I found Haidt’s The Righteous Mind: Why Good People are Divided by Politics and Religion fascinating. I wish I had more time to explore all his research on moral psychology and the ways we are wired to judge, exclude and include. I do not have to look deep at my own elephant or those close to me to know its truth.
Early on, I thought of the conversation my daughter and I had last week about a certain player on her volleyball team whom she finds deplorable. She said that at the end of the volleyball season she was going to tell her off and say she is ‘exclusive, rude and basic.’ (If you don’t know, ‘basic’ is just about as low of a blow a middle schooler can lob at another.) My response to her was ‘and you are judgmental’. She did not disagree with me.
And so am I. Thanks to Haidt, I am more convinced of not just my daughter’s, but my own predisposition to judge others.
I am at Catalyst West conference today and thinking about all kinds of things. I think about what Hunter wrote about this group of Christians and their stance of being ‘relevant to’ culture. And I am thinking about Douthat and the nerve he seemed to strike with some of us with his pessimism about the Church. It deepened my love for the Church. I watch people worship and experience the presence of God. I am working to synthesize this semester’s work with what I am experiencing here at Catalyst. I keep thinking specifically about what I am learning from Haidt and how to apply it to my reality.
I listened today to church leaders talk about the Enneagram, about suicide and mental health, and about loving Jesus and our communities. But Andy Stanley’s opening session was most impactful for me. His talk was about keeping pace with the Good Shepherd. His text was John 10:10. But he said something near the end that I needed to hear:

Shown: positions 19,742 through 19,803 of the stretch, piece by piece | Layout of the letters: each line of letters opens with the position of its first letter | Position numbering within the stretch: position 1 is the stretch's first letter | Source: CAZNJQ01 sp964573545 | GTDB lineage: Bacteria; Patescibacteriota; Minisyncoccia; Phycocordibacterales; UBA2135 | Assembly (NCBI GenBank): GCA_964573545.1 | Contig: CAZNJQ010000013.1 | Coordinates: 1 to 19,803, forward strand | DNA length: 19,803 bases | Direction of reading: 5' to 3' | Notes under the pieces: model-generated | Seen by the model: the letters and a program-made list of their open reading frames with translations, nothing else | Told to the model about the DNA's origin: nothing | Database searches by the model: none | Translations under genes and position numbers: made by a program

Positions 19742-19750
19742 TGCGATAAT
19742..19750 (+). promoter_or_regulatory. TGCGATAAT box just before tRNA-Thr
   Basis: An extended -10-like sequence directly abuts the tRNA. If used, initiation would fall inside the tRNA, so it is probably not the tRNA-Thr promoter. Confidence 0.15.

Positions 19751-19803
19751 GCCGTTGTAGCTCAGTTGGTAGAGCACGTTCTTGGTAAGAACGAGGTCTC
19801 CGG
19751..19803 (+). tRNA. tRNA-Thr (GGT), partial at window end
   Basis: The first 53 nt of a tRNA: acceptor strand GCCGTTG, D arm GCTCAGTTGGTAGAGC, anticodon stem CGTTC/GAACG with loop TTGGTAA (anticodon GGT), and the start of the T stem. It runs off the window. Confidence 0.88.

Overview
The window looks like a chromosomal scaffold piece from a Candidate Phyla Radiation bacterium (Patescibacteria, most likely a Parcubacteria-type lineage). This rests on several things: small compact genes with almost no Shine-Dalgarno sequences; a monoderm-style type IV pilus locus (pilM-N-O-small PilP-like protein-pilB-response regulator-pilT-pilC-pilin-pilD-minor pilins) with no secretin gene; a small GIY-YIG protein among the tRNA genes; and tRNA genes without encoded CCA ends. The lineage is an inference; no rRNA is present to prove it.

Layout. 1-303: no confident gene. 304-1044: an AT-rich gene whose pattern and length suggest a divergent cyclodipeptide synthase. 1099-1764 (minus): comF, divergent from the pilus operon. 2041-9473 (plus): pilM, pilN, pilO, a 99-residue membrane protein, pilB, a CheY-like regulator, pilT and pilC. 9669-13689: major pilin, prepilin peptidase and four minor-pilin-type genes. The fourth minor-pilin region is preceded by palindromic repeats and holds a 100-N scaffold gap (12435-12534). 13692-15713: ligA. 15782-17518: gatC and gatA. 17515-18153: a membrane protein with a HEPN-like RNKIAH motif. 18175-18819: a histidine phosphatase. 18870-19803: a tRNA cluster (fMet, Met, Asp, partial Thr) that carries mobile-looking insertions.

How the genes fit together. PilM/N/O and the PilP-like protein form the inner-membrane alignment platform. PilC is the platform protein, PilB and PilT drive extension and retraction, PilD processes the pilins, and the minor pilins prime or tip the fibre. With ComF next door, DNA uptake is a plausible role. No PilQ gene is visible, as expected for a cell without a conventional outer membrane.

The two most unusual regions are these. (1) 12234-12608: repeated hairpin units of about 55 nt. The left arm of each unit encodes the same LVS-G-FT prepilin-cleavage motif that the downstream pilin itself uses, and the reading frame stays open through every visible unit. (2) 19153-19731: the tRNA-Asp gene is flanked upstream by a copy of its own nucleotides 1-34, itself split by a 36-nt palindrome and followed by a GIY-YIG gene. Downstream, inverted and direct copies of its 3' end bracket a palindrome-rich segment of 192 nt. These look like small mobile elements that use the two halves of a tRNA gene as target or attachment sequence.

“Christians should be the most open-minded people on the planet. We have got to stay curious. Yes, God never changes. But everything else does. So we have to stay open. And the deeper your anchor is in Christ, the longer the line can go to reach and explore.”
I think I am adding a spiritual discipline to my formation after the first two semesters: the discipline of curiosity.
Maybe what I want for my daughter is what I want for myself and for those I serve. It is what I want for the Bride of Christ. I want us to remain orthodox and convinced of certain truths and yet extremely curious. I want us to listen better, to practice more empathy, and to not assume so much. I want us to judge less and love more. I want us to wonder more about our own elephants and those of others. I know full well that ‘closed’ is a much more natural posture than open – hence, where the discipline comes in.
I have a great deal I can learn from Haidt if I can stay curious. The six moral foundations and idea that most hold a few more dear than others is insightful to today’s political polarity. It helps with relating to others in a post-Christian context and to my own extended family, for that matter. I am also curious about his claim that reason is not our first response but that intuition actually is. And he explains that our belief in the primacy of reason has not helped our relating with each other. I want to think through the idea of morality binding and blinding. There is much to process.
After a day at a church leaders conference and reading The Righteous Mind, mostly I am encouraged and optimistic. He concludes:
We may spend most of our waking hours advancing our own interests, but we all have the capacity to transcend self-interest and become simply a part of a whole. It’s not just a capacity; it’s the portal to many of life’s most cherished experiences.
I sensed this today worshipping with thousands of church leaders. And I prayed for this in my own life and in my daughter’s life. Perhaps the practice of curiosity can temper our judgment of others. After all, it is much more difficult to judge and be curious at the same time. So I am going to continue to drop the anchor of my life to God’s love and grace and endeavor to remain curious with Him.
We have this certain hope like a strong, unbreakable anchor holding our souls to God himself. Our anchor of hope is fastened to the mercy seat[w] which sits in the heavenly realm beyond the sacred threshold,[x] 20 and where Jesus, our forerunner,[y] has gone in before us.
Hunter, James Davison. To Change the World: The Irony, Tragedy, & Possibility of Christianity in the Late Modern World. New York: Oxford University Press, 2010, 215-6.
Haidt, Jonathan. The Righteous Mind Why Good People Are Divided by Politics and Religion. London: Penguin Books, 2013, 317.
Hebrews 6:19-20, The Passion Translation.